By this point you’ll probably be pretty tired, though there’s still a lot of things to do in Key Largo. If you can, go ahead and drive the twenty minutes to the town on Key Largo called Tavenier. This will stage you for the next day. A good place to stay in Tavernier is Atlantic Bay Resort, as kayaks and bikes there are complimentary. If this doesn’t work for your schedule, check out our list of recommended Key Largo areas and hotels here.
Day 2: Explore Tavernier on Key Largo
If your hotel has kayaks, spend the morning out on the water exploring the mangroves and bird-watching. Then hop on a bike and head over to the Harry Harris Park (or another of Key Largo’s beaches), where you’ll get some gorgeous ocean views. When your food is all settled in your stomach, bike the three miles to the Laura Quinn Wild Bird Sanctuary and spend the rest of the day there. Before you move on to Islamorada, stop in the Blond Giraffe Key Lime Pie Factory to get a treat for the road.
You’ll want to make it to Islamorada tonight, where I recommend staying at Sunset Inn, which offers fishing charters.
Day 3: Islamorada
Welcome to Islamorada, the sportfishing capital of the world! Bright and early in the morning, it’d be appropriate to head out on a fishing charter. You’ll likely spend a good bit of the day casting a line, so enjoy it, and hopefully you’ll catch your dinner! If you didn’t catch a fish for dinner, you can always go to Robbie’s Marina where there is also a fun opportunity to feed the tarpon.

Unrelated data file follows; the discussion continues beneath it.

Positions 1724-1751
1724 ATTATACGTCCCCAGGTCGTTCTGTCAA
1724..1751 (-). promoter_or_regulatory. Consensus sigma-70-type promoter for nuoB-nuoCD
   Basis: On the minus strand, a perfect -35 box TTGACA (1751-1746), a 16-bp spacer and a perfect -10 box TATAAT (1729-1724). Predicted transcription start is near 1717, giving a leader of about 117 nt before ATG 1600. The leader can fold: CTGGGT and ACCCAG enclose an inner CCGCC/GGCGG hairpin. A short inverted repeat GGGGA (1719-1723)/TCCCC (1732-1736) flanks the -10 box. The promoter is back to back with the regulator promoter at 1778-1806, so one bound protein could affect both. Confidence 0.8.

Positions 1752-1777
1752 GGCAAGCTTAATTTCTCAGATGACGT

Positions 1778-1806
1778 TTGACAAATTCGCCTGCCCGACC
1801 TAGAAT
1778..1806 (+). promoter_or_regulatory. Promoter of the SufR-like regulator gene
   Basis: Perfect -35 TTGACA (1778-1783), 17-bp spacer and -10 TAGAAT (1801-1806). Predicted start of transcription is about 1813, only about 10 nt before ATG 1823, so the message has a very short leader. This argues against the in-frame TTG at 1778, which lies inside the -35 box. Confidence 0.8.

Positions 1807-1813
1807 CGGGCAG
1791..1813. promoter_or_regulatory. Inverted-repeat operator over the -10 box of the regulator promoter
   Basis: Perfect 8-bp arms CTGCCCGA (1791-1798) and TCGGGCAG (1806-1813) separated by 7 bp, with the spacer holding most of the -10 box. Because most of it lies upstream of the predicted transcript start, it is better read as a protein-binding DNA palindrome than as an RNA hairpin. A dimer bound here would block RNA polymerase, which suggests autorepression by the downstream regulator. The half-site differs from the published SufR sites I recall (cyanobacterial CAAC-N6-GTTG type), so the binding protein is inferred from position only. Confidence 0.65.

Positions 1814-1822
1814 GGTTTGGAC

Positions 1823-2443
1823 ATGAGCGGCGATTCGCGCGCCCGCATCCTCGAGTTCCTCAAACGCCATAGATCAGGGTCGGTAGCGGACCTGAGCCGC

In the afternoon, definitely check out the Windley Key Fossil Reef Geological State Park.
If you opted to bike the Florida Keys, you can take a break from the pedals and explore with Freebee, a free electric-vehicle transportation service.
In the evening, head back to your hotel, because tomorrow there’s just a bit more to discover, included below.
Day 4: Islamorada to Marathon
In the morning, try to get out to Indian Key by kayak. It’s a beautiful ghost island, and you’ll likely have the entire place to yourself. If you’re just not up for the trip, you can go to Rain Barrel Village for a souvenir (they have Key West items probably for cheaper than on Key West itself!) and the Hurricane monument. Then enjoy a picnic lunch at the Library Beach Park.
Islamorada has some beautiful reefs. I went to Hen and Chickens and felt like I was swimming in an aquarium. For this reason, I highly recommend you take the afternoon and explore Islamorada’s underwater world!
After your snorkeling excursion, hop back in the car and head to Marathon for the night. I suggest staying at Captain Pip’s Marina and Hideaway because you get 10% off a boat rental. But there are plenty of other places to stay in Marathon if something else suits your fancy.
Day 5: Marathon to Big Pine to Key West
Today is the day that you should do something a little outrageous. If you’ve never rented a boat before, definitely do it. Go out to the local sandbar or visit the rocky shallows of Gilligan’s Island (you’ll want to go at low tide). If you’ve always wanted to take a plane tour, you’ll have beautiful views of the 7-Mile Bridge and the rest of the Florida Keys. Or, if you are dying for more adventure, you could visit Keys Cable Park or go parasailing.
On the other hand, if you haven’t made it to a beach yet, I’d say that Marathon has some of the most beautiful ones in all the Keys (my favorite is Coco Plum). There’s also fishing, snorkeling, and dolphin and whale watching. Whatever your heart desires, take this day to get it done.